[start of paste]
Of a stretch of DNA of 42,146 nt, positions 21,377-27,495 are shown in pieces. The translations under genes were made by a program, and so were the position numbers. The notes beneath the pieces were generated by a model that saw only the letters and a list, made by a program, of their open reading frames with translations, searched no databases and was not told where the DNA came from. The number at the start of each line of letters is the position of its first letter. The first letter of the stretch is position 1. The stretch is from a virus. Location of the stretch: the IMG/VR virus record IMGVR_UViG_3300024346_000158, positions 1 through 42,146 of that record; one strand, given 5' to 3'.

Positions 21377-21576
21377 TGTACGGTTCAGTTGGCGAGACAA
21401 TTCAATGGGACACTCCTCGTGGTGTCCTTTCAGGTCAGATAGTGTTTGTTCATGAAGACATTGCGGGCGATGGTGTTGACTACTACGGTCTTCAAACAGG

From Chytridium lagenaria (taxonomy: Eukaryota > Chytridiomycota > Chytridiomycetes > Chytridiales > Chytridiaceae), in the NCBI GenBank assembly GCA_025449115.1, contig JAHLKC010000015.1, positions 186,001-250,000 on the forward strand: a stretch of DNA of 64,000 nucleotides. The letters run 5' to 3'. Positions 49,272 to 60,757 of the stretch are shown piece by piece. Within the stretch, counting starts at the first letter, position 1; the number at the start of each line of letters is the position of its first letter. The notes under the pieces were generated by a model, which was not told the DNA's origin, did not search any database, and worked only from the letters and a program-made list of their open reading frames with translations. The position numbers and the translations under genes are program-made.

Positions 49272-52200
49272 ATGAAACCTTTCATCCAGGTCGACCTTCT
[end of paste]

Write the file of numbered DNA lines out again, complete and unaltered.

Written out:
Of a stretch of DNA of 42,146 nt, positions 21,377-27,495 are shown in pieces. The translations under genes were made by a program, and so were the position numbers. The notes beneath the pieces were generated by a model that saw only the letters and a list, made by a program, of their open reading frames with translations, searched no databases and was not told where the DNA came from. The number at the start of each line of letters is the position of its first letter. The first letter of the stretch is position 1. The stretch is from a virus. Location of the stretch: the IMG/VR virus record IMGVR_UViG_3300024346_000158, positions 1 through 42,146 of that record; one strand, given 5' to 3'.

Positions 21377-21576
21377 TGTACGGTTCAGTTGGCGAGACAA
21401 TTCAATGGGACACTCCTCGTGGTGTCCTTTCAGGTCAGATAGTGTTTGTTCATGAAGACATTGCGGGCGATGGTGTTGACTACTACGGTCTTCAAACAGG

From Chytridium lagenaria (taxonomy: Eukaryota > Chytridiomycota > Chytridiomycetes > Chytridiales > Chytridiaceae), in the NCBI GenBank assembly GCA_025449115.1, contig JAHLKC010000015.1, positions 186,001-250,000 on the forward strand: a stretch of DNA of 64,000 nucleotides. The letters run 5' to 3'. Positions 49,272 to 60,757 of the stretch are shown piece by piece. Within the stretch, counting starts at the first letter, position 1; the number at the start of each line of letters is the position of its first letter. The notes under the pieces were generated by a model, which was not told the DNA's origin, did not search any database, and worked only from the letters and a program-made list of their open reading frames with translations. The position numbers and the translations under genes are program-made.

Positions 49272-52200
49272 ATGAAACCTTTCATCCAGGTCGACCTTCT